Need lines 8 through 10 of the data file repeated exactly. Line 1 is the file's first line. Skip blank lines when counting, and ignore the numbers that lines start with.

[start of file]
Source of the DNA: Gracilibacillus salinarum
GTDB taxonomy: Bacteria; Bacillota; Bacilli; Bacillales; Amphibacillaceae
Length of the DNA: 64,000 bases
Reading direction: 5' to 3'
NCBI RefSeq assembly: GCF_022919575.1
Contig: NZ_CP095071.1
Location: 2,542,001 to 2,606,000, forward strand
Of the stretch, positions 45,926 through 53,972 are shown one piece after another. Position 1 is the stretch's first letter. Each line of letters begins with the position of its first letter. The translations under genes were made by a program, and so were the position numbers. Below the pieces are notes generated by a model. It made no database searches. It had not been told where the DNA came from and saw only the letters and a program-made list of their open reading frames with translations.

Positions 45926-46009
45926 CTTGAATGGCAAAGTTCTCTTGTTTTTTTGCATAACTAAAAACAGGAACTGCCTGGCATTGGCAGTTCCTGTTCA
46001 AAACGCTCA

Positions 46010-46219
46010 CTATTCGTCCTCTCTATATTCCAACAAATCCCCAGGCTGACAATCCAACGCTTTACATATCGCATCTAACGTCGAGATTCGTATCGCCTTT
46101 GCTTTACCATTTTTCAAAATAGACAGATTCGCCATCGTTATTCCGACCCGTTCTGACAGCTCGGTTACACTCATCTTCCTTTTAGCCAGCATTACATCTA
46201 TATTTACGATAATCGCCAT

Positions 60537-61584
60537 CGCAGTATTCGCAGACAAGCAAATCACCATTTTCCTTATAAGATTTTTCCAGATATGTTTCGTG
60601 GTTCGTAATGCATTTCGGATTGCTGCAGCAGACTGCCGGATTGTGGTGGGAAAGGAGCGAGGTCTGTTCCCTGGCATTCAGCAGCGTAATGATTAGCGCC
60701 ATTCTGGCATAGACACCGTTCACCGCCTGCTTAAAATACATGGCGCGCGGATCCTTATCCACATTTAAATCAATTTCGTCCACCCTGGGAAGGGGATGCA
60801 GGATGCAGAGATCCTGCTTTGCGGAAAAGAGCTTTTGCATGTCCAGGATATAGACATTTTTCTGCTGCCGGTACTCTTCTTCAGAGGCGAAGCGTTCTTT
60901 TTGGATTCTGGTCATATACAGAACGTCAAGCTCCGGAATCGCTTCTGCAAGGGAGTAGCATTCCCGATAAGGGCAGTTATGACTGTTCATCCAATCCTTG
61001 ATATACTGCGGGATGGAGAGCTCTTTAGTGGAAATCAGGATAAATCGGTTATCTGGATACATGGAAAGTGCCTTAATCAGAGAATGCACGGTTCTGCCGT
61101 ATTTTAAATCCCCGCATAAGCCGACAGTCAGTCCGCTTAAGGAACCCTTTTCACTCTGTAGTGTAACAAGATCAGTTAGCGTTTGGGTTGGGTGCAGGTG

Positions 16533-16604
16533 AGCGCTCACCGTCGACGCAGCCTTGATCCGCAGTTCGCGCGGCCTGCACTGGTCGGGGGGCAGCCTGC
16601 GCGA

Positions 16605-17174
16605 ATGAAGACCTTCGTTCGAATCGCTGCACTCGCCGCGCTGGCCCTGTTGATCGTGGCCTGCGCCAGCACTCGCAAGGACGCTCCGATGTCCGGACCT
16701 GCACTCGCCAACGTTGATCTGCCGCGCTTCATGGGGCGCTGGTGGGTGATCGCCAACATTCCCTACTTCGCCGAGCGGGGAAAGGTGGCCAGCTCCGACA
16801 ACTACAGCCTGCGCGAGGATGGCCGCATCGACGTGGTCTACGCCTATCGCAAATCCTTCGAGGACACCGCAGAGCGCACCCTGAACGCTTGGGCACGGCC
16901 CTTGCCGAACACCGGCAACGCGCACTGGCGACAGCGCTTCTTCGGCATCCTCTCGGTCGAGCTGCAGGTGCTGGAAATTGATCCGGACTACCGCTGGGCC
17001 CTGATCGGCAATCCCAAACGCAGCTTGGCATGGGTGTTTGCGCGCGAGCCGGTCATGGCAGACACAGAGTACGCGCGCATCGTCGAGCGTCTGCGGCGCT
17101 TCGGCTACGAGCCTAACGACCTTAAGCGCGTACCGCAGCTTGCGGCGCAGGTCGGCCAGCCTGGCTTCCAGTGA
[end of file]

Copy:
Of the stretch, positions 45,926 through 53,972 are shown one piece after another. Position 1 is the stretch's first letter. Each line of letters begins with the position of its first letter. The translations under genes were made by a program, and so were the position numbers. Below the pieces are notes generated by a model. It made no database searches. It had not been told where the DNA came from and saw only the letters and a program-made list of their open reading frames with translations.

Positions 45926-46009
45926 CTTGAATGGCAAAGTTCTCTTGTTTTTTTGCATAACTAAAAACAGGAACTGCCTGGCATTGGCAGTTCCTGTTCA